Later in life, after realizing how extensively ignorance and greed damage our environment and how separated we are from the rest of nature, I thought it was essential to bring sensitivity to and respect for water to the public. One of my prime concerns became pointing out the false premise underlying the idea of the privatization of water, that is, of its private ownership.
Healing the waters and creating permanent solutions requires more then just repairing damages we are creating. It requires changing our thinking, which is dominated by greed and seeing ourselves somehow separated from the rest of nature.
Your I AM WATER glass bottle is designed so carefully, it almost looks like a piece of art. What was the process of its creation like?
In the last decade I became increasingly disheartened watching how we as people and corporations treat water – taking it for granted and seeing it simply as a commodity.
As a philosopher and engineer, I decided to take a leap forth and create the most beautiful water bottle in glass and shaped like a waterdrop, with a vital social mission to replace current water containers which I believe are improper storage for water.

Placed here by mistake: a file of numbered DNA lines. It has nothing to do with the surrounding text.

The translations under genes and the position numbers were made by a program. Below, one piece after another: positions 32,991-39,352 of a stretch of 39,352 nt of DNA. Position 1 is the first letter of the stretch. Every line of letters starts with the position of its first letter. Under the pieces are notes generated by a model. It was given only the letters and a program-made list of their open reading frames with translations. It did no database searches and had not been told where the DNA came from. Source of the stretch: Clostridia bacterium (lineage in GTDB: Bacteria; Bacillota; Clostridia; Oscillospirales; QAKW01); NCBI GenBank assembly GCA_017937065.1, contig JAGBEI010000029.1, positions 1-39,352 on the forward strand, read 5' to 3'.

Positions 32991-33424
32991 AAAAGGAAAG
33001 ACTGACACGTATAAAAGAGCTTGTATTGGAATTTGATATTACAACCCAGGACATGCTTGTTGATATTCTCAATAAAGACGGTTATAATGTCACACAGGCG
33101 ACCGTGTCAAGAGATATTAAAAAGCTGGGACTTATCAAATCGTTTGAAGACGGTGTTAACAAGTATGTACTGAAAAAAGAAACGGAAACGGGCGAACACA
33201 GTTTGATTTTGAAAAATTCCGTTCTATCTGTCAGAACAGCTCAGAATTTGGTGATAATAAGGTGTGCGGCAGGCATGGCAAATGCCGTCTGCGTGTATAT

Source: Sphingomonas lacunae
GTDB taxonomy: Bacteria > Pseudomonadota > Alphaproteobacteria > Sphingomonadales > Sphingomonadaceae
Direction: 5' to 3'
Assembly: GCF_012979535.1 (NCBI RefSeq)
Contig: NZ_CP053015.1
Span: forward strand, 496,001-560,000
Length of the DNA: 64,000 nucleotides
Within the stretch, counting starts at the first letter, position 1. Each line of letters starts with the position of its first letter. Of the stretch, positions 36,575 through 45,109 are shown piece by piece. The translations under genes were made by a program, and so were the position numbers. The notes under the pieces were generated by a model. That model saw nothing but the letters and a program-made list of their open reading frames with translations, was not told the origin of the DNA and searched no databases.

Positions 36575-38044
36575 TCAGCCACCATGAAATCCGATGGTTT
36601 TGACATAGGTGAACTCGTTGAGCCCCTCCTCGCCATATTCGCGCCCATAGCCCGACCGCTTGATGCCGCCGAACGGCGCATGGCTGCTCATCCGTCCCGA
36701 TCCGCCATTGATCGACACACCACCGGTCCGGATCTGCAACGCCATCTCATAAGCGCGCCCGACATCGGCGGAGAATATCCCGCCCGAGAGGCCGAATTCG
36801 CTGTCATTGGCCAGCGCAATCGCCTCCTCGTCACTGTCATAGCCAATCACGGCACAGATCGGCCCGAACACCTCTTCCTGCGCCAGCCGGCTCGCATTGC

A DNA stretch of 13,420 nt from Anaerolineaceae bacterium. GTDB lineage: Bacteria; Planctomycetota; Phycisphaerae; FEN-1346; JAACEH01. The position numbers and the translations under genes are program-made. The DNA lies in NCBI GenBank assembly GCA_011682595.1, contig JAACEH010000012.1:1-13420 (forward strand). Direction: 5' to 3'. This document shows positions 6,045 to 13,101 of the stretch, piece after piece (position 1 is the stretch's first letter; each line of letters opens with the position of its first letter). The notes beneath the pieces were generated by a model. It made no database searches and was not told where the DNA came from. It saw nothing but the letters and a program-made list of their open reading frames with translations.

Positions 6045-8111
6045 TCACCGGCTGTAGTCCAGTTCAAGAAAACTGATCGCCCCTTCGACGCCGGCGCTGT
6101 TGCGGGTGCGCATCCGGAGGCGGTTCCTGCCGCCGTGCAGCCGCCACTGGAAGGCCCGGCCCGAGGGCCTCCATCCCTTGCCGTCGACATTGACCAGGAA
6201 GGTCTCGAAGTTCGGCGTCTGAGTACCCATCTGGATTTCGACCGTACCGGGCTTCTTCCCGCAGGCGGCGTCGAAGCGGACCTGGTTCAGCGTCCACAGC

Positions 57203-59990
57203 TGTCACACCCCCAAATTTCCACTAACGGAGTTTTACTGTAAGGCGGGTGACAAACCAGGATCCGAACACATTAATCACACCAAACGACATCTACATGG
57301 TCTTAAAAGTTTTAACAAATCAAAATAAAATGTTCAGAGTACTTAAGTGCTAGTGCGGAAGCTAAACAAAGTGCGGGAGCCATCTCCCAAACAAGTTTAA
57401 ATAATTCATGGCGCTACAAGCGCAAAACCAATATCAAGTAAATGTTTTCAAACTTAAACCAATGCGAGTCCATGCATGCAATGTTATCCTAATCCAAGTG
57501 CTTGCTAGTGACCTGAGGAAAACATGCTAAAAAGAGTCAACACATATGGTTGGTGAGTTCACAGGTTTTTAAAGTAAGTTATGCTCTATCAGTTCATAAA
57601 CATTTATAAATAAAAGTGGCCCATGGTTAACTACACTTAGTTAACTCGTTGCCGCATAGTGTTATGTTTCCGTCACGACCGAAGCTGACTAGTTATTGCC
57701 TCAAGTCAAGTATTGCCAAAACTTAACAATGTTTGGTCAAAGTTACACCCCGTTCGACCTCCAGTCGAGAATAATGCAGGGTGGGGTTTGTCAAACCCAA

I use beauty to help change how we think about water in modern lifestyles. The water is sacred and it’s vital for the humanity to hold the highest aspiration for pristine water, not just water as such, cleared of human-induced substances and toxins. There is a difference.
In I AM WATER, you see the sublime beauty of a waterdrop and experience water’s primordial form, which makes it more personal than receiving it via mechanical pipes, faucets, and plastic bottles. Still, nature’s intrinsic correspondence to our water bodies allows water to communicate to people.